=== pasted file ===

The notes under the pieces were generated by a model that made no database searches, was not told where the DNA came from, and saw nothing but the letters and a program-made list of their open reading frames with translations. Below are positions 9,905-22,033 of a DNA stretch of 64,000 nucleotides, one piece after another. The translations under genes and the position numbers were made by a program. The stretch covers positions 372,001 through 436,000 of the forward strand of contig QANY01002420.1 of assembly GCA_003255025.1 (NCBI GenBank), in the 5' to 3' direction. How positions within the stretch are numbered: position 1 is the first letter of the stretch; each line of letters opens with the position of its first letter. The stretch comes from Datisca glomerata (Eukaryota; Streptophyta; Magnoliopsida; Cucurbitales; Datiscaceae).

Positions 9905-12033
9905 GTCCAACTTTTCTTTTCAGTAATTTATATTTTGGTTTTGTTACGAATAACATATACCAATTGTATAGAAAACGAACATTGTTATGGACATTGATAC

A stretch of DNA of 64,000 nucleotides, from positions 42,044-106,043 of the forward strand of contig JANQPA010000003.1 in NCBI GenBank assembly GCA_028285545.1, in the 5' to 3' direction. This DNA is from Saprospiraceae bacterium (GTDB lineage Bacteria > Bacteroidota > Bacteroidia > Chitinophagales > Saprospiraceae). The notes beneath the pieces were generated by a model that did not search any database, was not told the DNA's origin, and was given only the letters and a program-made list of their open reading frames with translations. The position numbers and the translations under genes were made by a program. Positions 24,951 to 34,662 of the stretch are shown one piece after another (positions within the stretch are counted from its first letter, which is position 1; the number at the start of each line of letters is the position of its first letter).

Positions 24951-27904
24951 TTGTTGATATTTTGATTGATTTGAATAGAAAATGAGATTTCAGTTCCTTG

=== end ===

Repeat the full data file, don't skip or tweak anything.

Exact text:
The notes under the pieces were generated by a model that made no database searches, was not told where the DNA came from, and saw nothing but the letters and a program-made list of their open reading frames with translations. Below are positions 9,905-22,033 of a DNA stretch of 64,000 nucleotides, one piece after another. The translations under genes and the position numbers were made by a program. The stretch covers positions 372,001 through 436,000 of the forward strand of contig QANY01002420.1 of assembly GCA_003255025.1 (NCBI GenBank), in the 5' to 3' direction. How positions within the stretch are numbered: position 1 is the first letter of the stretch; each line of letters opens with the position of its first letter. The stretch comes from Datisca glomerata (Eukaryota; Streptophyta; Magnoliopsida; Cucurbitales; Datiscaceae).

Positions 9905-12033
9905 GTCCAACTTTTCTTTTCAGTAATTTATATTTTGGTTTTGTTACGAATAACATATACCAATTGTATAGAAAACGAACATTGTTATGGACATTGATAC

A stretch of DNA of 64,000 nucleotides, from positions 42,044-106,043 of the forward strand of contig JANQPA010000003.1 in NCBI GenBank assembly GCA_028285545.1, in the 5' to 3' direction. This DNA is from Saprospiraceae bacterium (GTDB lineage Bacteria > Bacteroidota > Bacteroidia > Chitinophagales > Saprospiraceae). The notes beneath the pieces were generated by a model that did not search any database, was not told the DNA's origin, and was given only the letters and a program-made list of their open reading frames with translations. The position numbers and the translations under genes were made by a program. Positions 24,951 to 34,662 of the stretch are shown one piece after another (positions within the stretch are counted from its first letter, which is position 1; the number at the start of each line of letters is the position of its first letter).

Positions 24951-27904
24951 TTGTTGATATTTTGATTGATTTGAATAGAAAATGAGATTTCAGTTCCTTG